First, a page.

Working with Words: Evan Williams
Evan Williams is a writer and satirist from Sydney. He spoke with us about vengeance, listening to boring advice and getting robots to read your jokes.
What was the first piece of writing that made you laugh or cry?
My Mum tells me that when I was young I cried a lot because of The Ugly Duckling. But I think she actually means Infinite Jest. Yeah, on second thought, it was definitely Infinite Jest. Don’t even print The Ugly Duckling part.
Did you write during your childhood and during your teenage years? What did you write about?
Not really. I’m jealous of people who did. I’ve found that learning how to write well is a long and tedious process, and I wish I started earlier. I never even really read in primary school. One of my teachers made my parents come to the library and forced them to take home books for me to read. I also had another teacher who made my Mum cry by saying she 'could not think of anything positive to say about Evan'.
If you rub tiger balm on your palms while writing a tweet, that tweet will go viral.
Not that these experiences have stuck with me at all. I would never bring them up while being interviewed for the website of an esteemed literary institution. I’m just not spiteful like that.
What’s the best (or worst) advice you’ve received about writing and/or comedy?
I have listened to a lot of advice about writing comedy over the years. I think you’re often looking for that one magical tip or trick that will transform you into Tina Fey. 'If you write with your right eye closed while drinking grapefruit juice like Proust did, you’ll write a perfect novel!' That kind of thing.
In my experience, the advice that is boring and that you don’t want to hear is the advice that actually works. For example: practise a lot; read a lot; compare your writing with the writing you really like; write with generous, talented people who will tell you when your writing sucks (in a nice way).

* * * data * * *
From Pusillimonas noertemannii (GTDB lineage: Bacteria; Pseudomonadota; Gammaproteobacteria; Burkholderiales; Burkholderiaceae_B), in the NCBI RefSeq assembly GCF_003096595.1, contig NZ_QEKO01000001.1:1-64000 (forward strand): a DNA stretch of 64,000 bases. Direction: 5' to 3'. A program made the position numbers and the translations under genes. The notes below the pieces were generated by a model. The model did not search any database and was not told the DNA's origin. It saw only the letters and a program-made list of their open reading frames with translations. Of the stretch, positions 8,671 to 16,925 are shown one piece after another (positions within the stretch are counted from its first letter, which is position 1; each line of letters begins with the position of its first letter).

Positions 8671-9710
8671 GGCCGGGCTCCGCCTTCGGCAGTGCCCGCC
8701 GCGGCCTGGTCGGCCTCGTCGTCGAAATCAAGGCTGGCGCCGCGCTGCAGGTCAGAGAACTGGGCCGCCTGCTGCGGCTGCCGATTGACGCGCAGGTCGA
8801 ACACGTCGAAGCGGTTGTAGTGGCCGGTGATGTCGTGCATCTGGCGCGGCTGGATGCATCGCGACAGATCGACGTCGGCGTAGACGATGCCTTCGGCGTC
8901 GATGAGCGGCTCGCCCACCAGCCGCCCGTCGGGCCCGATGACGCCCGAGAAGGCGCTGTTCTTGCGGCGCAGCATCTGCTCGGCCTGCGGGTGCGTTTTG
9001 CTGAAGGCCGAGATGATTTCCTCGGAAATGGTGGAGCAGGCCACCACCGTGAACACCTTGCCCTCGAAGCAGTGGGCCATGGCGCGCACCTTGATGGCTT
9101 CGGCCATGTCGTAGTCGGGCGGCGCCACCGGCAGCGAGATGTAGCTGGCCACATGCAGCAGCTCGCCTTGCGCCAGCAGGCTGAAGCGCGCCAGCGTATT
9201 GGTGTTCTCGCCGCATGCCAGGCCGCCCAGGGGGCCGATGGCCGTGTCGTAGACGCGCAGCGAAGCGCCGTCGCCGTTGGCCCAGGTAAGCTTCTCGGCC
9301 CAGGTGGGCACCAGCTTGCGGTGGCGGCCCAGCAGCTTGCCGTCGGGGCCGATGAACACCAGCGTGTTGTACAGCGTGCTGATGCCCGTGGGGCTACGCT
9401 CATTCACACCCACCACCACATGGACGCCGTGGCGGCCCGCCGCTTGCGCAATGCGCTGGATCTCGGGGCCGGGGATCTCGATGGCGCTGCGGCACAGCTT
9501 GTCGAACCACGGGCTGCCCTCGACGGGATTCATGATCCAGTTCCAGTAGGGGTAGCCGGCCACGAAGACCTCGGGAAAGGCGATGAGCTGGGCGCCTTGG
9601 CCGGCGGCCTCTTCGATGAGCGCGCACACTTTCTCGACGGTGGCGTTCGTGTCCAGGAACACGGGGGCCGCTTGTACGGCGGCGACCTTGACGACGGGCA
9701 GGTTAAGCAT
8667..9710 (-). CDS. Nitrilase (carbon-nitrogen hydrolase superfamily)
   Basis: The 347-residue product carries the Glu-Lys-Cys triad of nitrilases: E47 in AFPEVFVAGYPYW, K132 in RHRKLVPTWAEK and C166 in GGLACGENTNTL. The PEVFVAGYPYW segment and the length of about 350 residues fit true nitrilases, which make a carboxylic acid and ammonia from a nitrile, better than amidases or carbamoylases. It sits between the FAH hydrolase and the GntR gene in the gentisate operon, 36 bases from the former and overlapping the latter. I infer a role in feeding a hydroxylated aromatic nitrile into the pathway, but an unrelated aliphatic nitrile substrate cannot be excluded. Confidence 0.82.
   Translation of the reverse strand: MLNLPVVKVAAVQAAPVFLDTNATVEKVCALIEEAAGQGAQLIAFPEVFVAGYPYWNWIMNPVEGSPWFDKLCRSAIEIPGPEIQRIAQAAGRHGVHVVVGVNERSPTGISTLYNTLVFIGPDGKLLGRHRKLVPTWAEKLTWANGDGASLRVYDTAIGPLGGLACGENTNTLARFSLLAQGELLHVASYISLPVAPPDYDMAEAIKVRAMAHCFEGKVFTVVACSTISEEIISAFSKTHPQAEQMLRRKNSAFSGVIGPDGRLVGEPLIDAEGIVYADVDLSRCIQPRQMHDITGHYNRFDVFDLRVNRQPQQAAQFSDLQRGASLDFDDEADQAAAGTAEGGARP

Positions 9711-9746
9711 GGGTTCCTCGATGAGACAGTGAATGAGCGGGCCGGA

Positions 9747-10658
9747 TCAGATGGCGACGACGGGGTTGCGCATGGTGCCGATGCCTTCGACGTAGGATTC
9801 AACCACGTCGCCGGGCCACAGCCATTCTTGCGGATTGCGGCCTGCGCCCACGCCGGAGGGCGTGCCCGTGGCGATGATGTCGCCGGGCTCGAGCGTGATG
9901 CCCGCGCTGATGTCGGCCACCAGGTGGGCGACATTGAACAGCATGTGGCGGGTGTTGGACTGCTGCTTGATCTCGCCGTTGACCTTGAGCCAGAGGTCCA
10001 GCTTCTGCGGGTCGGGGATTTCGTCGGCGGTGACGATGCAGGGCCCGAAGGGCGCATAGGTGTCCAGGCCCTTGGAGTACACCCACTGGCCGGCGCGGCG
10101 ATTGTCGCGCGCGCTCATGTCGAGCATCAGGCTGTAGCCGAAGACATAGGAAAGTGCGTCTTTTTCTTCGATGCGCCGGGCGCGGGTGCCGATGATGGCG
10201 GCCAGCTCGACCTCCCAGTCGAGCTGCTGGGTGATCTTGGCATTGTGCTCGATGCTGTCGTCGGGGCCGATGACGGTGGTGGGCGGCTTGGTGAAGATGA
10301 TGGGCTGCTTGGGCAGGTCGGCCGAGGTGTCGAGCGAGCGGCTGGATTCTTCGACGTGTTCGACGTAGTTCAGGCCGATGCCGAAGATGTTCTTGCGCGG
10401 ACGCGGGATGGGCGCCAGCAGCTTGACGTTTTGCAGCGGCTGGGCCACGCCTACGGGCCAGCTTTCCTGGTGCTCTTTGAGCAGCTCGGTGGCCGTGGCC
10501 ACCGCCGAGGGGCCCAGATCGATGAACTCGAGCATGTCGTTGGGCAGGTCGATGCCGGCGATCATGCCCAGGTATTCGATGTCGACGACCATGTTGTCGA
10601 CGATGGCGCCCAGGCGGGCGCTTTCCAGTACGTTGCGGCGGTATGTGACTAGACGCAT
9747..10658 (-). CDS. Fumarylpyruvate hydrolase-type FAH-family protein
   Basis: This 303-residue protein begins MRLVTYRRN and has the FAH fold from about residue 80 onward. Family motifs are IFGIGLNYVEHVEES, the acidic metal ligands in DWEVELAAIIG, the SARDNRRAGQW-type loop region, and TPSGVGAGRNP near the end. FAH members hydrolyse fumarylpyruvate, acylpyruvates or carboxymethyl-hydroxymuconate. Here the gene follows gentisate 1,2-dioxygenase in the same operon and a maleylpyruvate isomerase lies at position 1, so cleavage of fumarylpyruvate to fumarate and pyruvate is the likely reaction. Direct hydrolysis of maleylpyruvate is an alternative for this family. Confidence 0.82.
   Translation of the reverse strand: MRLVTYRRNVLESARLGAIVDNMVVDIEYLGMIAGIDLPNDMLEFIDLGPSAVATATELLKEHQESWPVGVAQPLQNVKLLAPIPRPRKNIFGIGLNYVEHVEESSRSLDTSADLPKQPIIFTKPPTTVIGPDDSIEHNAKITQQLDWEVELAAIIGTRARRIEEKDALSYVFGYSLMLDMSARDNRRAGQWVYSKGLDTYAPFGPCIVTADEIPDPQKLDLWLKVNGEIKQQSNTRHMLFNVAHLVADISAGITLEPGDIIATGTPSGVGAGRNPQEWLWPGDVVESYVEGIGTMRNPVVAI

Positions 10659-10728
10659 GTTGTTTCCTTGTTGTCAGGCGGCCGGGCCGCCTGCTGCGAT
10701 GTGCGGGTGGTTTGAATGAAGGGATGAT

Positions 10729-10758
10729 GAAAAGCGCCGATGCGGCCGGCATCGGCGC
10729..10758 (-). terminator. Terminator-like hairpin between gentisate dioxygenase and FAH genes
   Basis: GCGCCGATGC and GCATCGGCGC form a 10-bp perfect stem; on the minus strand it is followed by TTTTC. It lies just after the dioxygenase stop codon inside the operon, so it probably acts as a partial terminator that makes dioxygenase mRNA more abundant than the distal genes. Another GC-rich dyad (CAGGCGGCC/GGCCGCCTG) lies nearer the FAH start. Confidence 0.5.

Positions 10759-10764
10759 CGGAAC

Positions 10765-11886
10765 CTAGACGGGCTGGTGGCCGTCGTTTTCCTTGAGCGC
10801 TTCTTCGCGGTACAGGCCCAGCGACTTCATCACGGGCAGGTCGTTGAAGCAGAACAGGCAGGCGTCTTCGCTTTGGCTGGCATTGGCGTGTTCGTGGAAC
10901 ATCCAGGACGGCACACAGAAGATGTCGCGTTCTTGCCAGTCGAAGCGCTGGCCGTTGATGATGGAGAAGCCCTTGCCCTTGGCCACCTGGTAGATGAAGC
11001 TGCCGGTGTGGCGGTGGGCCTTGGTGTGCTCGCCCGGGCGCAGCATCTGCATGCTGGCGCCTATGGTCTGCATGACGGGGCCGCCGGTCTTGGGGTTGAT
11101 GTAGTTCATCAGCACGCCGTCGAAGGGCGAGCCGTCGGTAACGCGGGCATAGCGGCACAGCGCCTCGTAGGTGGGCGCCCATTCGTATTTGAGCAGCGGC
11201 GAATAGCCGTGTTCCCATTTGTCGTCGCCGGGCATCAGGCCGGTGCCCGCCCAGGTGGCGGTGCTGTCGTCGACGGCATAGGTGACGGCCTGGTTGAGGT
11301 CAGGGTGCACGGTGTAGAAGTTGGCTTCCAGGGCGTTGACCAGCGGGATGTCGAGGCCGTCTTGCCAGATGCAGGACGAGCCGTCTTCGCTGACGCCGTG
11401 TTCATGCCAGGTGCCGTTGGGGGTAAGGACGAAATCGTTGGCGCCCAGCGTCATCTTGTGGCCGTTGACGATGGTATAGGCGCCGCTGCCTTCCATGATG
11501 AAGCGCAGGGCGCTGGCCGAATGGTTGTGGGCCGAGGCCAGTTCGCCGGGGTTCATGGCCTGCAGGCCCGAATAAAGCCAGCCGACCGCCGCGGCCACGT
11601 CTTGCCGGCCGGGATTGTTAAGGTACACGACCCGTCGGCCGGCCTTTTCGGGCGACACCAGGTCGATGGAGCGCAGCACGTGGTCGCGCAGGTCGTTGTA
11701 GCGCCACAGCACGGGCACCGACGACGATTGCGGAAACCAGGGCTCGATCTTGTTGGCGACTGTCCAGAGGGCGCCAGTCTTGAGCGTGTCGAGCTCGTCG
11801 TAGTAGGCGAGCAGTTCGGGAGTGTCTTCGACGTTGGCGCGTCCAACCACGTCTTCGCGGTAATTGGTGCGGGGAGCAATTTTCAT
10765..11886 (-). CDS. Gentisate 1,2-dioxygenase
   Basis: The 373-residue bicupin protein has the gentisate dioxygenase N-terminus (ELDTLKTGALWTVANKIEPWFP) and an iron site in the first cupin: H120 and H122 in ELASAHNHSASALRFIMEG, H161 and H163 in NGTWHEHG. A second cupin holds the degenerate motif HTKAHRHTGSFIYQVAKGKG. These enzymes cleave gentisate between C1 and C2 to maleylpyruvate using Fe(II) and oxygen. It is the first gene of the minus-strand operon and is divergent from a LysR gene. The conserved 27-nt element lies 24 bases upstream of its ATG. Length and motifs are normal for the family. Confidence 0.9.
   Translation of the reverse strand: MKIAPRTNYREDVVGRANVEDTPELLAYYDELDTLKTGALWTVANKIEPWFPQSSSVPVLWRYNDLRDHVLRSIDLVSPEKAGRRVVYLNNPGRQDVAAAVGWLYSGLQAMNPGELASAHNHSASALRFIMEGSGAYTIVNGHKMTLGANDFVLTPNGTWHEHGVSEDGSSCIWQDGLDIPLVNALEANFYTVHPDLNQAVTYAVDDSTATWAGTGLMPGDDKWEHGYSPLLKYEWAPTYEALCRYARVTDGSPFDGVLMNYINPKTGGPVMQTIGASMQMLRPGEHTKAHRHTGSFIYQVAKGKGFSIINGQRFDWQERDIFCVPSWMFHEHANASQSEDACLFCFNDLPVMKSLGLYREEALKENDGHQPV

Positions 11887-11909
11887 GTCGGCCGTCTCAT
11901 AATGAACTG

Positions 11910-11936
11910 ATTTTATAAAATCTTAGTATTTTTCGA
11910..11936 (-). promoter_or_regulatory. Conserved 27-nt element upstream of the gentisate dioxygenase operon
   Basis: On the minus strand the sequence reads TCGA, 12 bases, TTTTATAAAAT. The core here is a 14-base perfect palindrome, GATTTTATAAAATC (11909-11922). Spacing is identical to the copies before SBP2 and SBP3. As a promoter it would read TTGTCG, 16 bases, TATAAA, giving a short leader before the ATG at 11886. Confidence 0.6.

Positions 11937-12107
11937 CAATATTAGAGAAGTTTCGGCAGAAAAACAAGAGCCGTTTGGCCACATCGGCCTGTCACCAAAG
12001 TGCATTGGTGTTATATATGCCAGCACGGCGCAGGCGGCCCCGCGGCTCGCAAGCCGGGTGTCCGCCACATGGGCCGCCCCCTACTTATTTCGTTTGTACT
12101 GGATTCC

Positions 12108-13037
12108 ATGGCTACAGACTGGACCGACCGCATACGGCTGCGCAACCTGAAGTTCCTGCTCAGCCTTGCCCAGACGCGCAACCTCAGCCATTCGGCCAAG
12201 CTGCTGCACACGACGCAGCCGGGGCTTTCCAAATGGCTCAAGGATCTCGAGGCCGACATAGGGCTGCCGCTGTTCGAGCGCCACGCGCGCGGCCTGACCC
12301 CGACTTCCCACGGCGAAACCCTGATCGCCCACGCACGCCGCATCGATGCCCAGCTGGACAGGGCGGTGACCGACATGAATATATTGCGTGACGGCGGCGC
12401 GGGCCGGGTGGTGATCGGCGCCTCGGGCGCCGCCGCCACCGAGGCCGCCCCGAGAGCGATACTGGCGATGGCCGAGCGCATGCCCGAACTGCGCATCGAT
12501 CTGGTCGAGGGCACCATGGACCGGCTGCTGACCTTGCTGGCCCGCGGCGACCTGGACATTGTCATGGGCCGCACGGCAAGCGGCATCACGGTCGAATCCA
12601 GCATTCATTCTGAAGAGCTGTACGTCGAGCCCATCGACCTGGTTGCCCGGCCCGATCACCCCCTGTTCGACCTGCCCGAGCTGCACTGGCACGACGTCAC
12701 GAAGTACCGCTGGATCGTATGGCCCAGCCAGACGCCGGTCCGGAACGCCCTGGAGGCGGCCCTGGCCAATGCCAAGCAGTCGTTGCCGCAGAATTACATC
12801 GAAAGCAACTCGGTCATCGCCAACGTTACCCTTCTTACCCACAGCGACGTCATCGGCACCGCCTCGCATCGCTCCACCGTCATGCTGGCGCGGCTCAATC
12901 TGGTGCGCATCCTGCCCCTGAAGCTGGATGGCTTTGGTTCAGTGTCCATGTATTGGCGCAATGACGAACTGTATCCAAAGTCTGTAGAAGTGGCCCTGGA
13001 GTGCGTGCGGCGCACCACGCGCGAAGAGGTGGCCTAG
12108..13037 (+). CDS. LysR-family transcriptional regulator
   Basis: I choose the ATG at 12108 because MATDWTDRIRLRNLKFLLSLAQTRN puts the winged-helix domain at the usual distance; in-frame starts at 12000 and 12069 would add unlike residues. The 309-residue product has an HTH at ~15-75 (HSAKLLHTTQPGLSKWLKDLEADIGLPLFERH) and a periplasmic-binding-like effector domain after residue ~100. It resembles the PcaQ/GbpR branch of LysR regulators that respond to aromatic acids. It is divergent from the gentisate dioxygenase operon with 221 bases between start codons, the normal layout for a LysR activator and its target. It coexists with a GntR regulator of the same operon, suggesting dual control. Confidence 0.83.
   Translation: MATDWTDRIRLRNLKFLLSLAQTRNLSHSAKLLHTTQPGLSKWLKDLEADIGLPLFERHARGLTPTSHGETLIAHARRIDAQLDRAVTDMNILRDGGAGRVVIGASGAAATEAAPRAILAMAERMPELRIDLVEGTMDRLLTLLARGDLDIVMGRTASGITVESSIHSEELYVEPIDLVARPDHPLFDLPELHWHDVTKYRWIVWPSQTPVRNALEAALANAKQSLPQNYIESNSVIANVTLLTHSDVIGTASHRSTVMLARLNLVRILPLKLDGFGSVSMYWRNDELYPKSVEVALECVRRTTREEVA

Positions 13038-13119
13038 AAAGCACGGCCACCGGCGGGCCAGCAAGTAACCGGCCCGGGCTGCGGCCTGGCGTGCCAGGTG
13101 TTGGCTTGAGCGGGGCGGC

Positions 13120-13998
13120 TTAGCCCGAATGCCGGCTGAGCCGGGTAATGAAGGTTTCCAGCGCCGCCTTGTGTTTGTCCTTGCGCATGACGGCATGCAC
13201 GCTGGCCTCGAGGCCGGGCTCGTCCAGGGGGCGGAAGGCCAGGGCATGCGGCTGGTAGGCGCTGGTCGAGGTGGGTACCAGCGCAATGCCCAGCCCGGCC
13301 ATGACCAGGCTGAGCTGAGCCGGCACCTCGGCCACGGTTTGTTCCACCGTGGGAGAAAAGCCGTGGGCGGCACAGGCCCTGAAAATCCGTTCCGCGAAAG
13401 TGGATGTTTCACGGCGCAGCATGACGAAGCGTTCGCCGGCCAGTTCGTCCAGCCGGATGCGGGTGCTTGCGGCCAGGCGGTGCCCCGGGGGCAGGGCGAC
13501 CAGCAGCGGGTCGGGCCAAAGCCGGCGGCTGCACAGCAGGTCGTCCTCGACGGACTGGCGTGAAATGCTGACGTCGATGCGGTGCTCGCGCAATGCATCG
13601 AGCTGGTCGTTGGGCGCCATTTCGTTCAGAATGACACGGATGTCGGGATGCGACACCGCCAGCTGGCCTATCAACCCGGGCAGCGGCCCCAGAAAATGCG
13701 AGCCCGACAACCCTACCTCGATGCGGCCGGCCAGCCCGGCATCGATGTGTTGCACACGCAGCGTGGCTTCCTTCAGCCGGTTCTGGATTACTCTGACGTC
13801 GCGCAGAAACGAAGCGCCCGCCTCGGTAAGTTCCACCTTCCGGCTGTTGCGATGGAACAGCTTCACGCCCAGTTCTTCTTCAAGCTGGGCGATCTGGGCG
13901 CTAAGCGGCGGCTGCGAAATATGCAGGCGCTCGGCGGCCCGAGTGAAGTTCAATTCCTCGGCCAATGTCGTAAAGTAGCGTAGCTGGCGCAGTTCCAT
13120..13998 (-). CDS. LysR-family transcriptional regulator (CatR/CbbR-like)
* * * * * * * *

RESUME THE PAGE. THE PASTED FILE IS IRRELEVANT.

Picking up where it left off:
Okay, now that everyone looking for magical tips has stopped reading: if you rub tiger balm on your palms while writing a tweet, that tweet will go viral.
Seriously though, for comedy writers, I really recommend Mike Sacks’s books of interviews with comedy writers.
Do you have any strange writing habits, customs or superstitions?
Robots reading jokes is funnier than humans reading jokes and will boost your morale.
Okay, now this is something of value you can get out of this interview. I’m not confident about much in my writing, except this. When you’ve finished your final draft and you think you can’t read it anymore, listen to a robot read your piece.
Do this by using the text-to-speech function on your computer – or just use one of the free ones you can find in Google.
It’s useful for a few reasons. One, it’s better than you reading your piece out loud, because you’ve read it a million times, so you’ll skip over typos and parts that drag. Two, robots reading jokes is funnier than humans reading jokes and will boost your morale.
Have you written anything in the past that you now wish you could go back and change?
Basically everything I’ve written, besides maybe three things.
Which artist, author or fictional character would you most like to have dinner with?
George Saunders. We’d eat one of those Ottolenghi-inspired salads that are surprisingly filling and wholesome and he would explain the meaning of life to me. If you don’t believe he’s capable of explaining the meaning of life, read this speech, which I think is the best career advice I’ve ever read.